The Hostway Blog

Mobile Apps Win Out: Top Testing Considerations

Today's mobile device users understand the impact that those devices have on their lives – not only in day-to-day tasks, but in the workplace as well. In the current enterprise environment, mobility is more important than ever, and this trend isn't going anywhere.

Just a few years ago, a number of experts predicted that mobile web apps would become the go-to functionality on smartphones, tablets and other mobile devices. However, recent research shows that mobile HTML5-based websites haven't taken off the way these individuals predicted, and that native applications are still king.

Mobile apps reign supreme
Guardian contributor Charles Arthur recently noted that while there were predictions that users would shift away from mobile-native apps toward Web applications accessible via their mobile browsers, this transition has not taken place.

A study from analytics firm Flurry underscores this, finding that users now leverage mobile websites even less than before. Typical web app use decreased from 31 minutes a day on average in mid-2013 to 22 minutes in 2014.

This is bad news for mobile HTML5 web apps, particularly since today's users are spending even more time on their devices – the average individual now spends approximately two hours and 42 minutes a day on his or her smartphone, up four minutes from last year. More than two hours of that time on mobile apps.

"[O]ne thing is clear – apps have won and the mobile browser is taking a back seat," Flurry noted, according to Arthur. "Now every company in the world including Google is adjusting to that reality."

The importance of mobile app testing: Top considerations
As organizations build their own websites and mobile apps, it is critical that they keep their competition in mind. According to statistics compiled by Statista, there are currently more than 2.5 billion applications available between Google Play and Apple's App Store. With this abundance of options, application creators cannot afford to have bugs or errors in their applications: Users will simply abandon these programs for something else. This makes testing an app's performance essential.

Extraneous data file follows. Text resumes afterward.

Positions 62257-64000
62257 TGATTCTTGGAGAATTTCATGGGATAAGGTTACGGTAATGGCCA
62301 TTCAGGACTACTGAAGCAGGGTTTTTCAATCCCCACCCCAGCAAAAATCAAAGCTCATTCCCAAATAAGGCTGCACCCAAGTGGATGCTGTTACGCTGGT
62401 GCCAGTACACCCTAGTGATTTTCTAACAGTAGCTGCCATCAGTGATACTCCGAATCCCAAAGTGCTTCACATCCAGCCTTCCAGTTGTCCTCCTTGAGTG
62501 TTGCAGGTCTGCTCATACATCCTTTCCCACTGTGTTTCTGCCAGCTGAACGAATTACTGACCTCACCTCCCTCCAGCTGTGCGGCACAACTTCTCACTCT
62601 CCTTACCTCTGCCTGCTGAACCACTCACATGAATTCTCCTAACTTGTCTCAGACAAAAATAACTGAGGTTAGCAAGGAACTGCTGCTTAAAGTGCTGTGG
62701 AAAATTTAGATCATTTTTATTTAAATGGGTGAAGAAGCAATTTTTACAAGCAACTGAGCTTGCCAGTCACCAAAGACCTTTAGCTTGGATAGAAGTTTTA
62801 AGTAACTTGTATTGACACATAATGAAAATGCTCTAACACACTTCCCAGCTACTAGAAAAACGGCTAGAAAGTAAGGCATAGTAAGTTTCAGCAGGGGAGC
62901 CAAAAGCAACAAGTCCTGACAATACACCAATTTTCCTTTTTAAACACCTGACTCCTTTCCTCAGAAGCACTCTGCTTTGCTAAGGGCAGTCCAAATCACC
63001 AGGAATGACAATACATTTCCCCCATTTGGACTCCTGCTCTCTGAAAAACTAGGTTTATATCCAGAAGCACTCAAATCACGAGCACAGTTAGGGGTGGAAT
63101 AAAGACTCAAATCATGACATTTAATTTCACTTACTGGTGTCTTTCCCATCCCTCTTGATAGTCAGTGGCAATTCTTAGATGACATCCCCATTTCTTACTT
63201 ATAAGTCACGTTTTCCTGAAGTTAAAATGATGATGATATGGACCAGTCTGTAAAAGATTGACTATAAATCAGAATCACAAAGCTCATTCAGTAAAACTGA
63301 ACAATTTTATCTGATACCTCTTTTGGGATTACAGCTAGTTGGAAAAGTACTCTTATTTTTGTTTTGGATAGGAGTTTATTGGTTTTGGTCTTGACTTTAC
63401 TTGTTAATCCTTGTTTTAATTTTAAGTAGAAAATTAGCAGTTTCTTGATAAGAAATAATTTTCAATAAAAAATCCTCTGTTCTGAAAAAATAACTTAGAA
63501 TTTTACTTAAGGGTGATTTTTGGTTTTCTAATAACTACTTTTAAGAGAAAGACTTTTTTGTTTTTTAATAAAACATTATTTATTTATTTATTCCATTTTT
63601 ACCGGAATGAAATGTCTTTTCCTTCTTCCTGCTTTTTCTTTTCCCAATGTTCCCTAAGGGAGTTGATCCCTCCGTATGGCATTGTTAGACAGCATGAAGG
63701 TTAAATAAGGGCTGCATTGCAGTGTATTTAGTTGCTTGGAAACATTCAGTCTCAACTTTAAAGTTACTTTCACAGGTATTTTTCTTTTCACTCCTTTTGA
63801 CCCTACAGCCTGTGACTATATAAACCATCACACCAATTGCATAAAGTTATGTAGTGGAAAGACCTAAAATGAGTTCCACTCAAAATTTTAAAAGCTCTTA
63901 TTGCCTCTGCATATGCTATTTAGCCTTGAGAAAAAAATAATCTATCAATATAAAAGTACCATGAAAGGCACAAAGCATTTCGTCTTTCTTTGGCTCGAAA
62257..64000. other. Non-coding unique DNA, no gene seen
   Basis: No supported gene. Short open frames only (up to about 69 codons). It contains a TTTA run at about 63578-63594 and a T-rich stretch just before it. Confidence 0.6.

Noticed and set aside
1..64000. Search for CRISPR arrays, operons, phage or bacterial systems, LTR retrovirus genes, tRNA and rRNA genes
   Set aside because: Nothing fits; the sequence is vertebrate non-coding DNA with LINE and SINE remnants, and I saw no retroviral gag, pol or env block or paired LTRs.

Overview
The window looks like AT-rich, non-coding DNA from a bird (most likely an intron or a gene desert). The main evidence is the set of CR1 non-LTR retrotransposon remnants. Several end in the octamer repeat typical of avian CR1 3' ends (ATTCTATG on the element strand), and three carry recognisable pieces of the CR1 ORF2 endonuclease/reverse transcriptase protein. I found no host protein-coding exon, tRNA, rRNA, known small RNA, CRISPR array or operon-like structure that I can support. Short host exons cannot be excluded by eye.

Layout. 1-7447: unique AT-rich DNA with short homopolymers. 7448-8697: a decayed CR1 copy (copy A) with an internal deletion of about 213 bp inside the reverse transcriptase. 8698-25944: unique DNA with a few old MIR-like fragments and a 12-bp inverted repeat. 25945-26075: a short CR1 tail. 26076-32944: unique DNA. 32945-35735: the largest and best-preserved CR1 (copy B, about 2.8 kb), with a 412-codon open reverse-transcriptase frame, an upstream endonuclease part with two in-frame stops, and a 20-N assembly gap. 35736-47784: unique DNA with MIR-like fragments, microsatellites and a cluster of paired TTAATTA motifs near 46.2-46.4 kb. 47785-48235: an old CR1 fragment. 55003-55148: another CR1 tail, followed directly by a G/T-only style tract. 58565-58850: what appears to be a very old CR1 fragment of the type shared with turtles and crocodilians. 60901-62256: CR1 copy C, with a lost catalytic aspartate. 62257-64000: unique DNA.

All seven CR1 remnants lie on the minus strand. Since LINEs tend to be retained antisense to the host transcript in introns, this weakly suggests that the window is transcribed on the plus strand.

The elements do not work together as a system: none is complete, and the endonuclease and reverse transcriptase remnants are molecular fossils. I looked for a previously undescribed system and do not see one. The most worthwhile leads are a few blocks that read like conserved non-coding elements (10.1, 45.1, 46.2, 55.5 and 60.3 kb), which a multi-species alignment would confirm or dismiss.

Experts recommend the following best practices for mobile app testing:

  • What platforms will support it? An obvious first consideration, as uTest contributor Jessica Fleet notes, is the platforms on which the program will be utilized. If your app is solely for iOS devices, testers will have a smaller number of aspects to test. However, due to the fragmentation of the consumer mobile market, many developers are drafting different versions of their apps for the main platforms, making testing more complex."Ensuring that mobile apps are working on all type[s] of devices supplied by major brands and on all the platforms is challenging," Fleet wrote.
  • How complex are the user interactions? Fleet also pointed out that different device types engender a variety of ways to interact with their apps to complete tasks. For instance, Apple devices come equipped with Siri, which allows for hands-free interaction with many programs. During testing, teams should keep these gestures in mind and test to ensure that each interaction – hands-on and hands-free – work appropriately. This is just one example of the ways in which applications for multiple operating systems must cover all the bases.
  • What privacy and security concerns exist? In the current technological environment, users are much more careful about their personal data and ensuring their own privacy. For this reason, teams must pay special attention to the security measures included in the application and test to guarantee that there are no vulnerabilities related to how the application saves or transmits data. Any loopholes could provide cybercriminals with access to sensitive user information.
  • What features and functionality will the user want? Overall, when testing, teams should put themselves in the user's shoes. This can help them examine the app with a different lens and ensure that each feature and capability works as it should.

Tune in for the next part of this series, where we'll examine how to ensure your website is optimized for mobile.